3. We use ourselvesas a research tool in participant
observation: our intuition,our charm, our emotions, and
our abilities.For thisreason we are particularlydependent
on our own self-awarenessand understanding,and we can
notaffordto lose our judgement withoutnoticing.
Turnbull's description of himselfand the Ik mountain
people of northernUganda givesthe impressionof seeking
to be self-consciouslyhonest and concerned with most of
thedifficulties
I have mentioned.Myjudgement is nonetheless thathis book failson all thesepoints.Though presented
as a popular account,it reveals itselfas poor anthropology
in method, in data, and in reasoning. It is emotionally
either dishonest or superficial. It is deeply misleading to
the public it sets out to inform. Most disturbingly,it is
grosslyirresponsibleand harmful to its unwittingobjects
of study.
To give a keyto some of myindignation,let me illustrate
how named Ik are exposed in the anthropologist'stext.
Their illegal activitiesare publicized to anyone who bothers
to read the book: named persons are accused of cattle
theftor fencingstolencattle(p. 110); the locationof corrals
for such purposes is given (p. 278); photographs are
provided showingnamed persons forgingforbiddenspears
or engaged in illegal poaching (facing p. 128). Perhaps
the anthropologisttruststhat the authorities(referred to
as "Obote's speciallytrainedthugs,"p. 108) willbe ineffectivein utilizingsuch information.But whatcan justifyletting
an illiteratefamilylive foreverin the librariesof the West
in the followingdescription(pp. 122-23)?
than most,althoughhe
Atum'sfamilyseemedmore fly-ridden
and his brotherYakuma keptthemselves
reasonablyclean and
Bilawasalwayscrawling
fly-free.
withthem,as washerill-tempered
and meanlittledaughter,Nialetcha.Nialetcha,beingoverthree,
no longerlived in the house, however,so possiblyhad fewer
lice.Yakuma'swife,Matsui,I wouldprobablyhavelikedifI had
been able to standeitherthe sightor the smell.Poor Matsui
had eye sores,and the flieswere constantly
at themand had
of courseenlargedthemand had gradually,in thisway,eaten
awayat the eyebrowsand eyelashes.Her eyes offeredsuch a
temptingmeal to the fliesthattherewas neverenough room,
and theycrawledall overherface.Matsuineverseemedto think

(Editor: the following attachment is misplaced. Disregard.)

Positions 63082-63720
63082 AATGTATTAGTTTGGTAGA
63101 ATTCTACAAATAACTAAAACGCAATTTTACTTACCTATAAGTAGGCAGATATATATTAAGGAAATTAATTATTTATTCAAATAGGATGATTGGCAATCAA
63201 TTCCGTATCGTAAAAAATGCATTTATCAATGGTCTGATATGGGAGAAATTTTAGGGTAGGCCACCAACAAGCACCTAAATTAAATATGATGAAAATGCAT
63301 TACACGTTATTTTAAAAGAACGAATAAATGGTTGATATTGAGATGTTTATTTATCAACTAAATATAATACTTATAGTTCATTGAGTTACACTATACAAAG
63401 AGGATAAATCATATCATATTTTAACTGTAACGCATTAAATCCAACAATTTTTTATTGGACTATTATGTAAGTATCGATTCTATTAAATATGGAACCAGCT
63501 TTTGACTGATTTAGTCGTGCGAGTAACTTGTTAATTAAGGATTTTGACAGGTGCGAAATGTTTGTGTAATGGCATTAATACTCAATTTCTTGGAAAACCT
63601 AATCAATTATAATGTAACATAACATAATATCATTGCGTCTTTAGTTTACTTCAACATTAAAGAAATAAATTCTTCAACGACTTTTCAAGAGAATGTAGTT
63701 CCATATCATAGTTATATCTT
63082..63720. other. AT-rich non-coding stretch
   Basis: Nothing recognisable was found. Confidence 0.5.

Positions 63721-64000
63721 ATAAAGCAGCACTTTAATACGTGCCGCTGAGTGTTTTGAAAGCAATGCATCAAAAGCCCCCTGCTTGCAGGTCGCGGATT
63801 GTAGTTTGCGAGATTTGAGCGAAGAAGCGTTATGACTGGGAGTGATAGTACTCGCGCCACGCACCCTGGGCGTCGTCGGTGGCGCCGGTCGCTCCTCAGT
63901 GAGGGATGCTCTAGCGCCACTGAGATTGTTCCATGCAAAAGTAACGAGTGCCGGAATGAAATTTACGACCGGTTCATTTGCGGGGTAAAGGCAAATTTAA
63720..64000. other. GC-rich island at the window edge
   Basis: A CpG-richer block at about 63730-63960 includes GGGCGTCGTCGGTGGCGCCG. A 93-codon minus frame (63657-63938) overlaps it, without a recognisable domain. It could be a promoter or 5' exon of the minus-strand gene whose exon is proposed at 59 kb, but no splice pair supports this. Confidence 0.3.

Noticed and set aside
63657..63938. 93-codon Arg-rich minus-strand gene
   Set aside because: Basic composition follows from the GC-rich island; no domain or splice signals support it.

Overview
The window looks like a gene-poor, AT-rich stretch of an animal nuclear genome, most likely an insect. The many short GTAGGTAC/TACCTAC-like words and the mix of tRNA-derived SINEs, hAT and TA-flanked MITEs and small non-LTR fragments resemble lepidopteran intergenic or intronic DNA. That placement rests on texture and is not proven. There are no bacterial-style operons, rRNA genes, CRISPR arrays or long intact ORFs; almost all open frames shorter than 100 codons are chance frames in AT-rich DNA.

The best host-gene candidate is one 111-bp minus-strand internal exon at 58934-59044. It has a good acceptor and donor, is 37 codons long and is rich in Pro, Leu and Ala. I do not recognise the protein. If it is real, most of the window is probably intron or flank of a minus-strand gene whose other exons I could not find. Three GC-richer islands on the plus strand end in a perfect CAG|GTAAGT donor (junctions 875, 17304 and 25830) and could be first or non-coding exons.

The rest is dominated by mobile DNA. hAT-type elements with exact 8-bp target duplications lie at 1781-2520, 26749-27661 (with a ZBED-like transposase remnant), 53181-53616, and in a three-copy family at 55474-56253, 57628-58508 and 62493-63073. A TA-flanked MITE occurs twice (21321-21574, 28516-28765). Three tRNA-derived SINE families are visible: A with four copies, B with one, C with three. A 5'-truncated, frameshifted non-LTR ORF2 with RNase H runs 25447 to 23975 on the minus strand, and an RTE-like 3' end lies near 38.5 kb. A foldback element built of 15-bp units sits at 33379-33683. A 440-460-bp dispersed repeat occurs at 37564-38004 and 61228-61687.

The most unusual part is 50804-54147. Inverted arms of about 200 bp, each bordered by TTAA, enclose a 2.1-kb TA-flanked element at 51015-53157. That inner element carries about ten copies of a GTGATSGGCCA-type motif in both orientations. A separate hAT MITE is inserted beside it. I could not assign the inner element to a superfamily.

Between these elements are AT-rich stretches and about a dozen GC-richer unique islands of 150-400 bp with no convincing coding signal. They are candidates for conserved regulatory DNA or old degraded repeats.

of brushingthemaway,and oftenwhenshe opened her mouth
in a smileof welcomethe flieswould crawlin and exploreit.
I do notthinkthatMatsuihadtheleastideathattherewasanything
wrongwithher. She was the motherof threesons and three
daughters,twoof whomwere trulybeautiful,all the more so,

in my eyes, because they were the only people who seemed to


share my opinion of their incredibleyounger brother,Lokwam,
and who used to treat him much as he treated Adupa. It was
one of the few real pleasures I had, listening to his shrieking
100

and yellingwhentheycaughthim and did whatevertheydid


(forit was alwaysout of sightbehindtheirstockade)and then
watching
forhimto comeflying
out of theodokholdinghis head
and streaming
withtears,whileKimimeiand Lotukoulaughed
withhappiness.
Ik persons are used in this way to provide material for
a trulybizarre picture of a culture and a society. Let it
be that they practice that "very early form of marriage,
marriageby capture" (p. 126); that theyterrifyeach other
with accusations of sorcery (p. 180), although they have
no knowledge of such thingsin theirsociety(p. 202); that
children pass through a series of ritesde passageby which
theyautonomouslyorganize their social groups (pp. 13640); thatchildrensupport themselvesfromthe age of three
(p. 135). More staggering,perhaps, thisis a societywithout
the institutionof the familyand one in which "they still
insist on living in villages even though the villages have
nothing that could be called a trulysocial structure,for
they encompass no social life. . ." (p. 133). And the general

public is here informedof an Africansocietywhich offers


us (pp. 236, 237)

an opportunity
fortesting
thecherished
notionthatloveisessential
to survival.If itis, theIk shouldhave it.Whetherit makesthem
or us any different
fromotheranimalsis a matterof opinion,
I wrotebackthat
but I mustconfessthatearlyduringfieldwork
I could notbelieveI was studying
a humansociety;it was rather
of baboons.
well-ordered
likelookingat a singularly
community
This was meantto be insulting
neitherto theIk nor to baboons.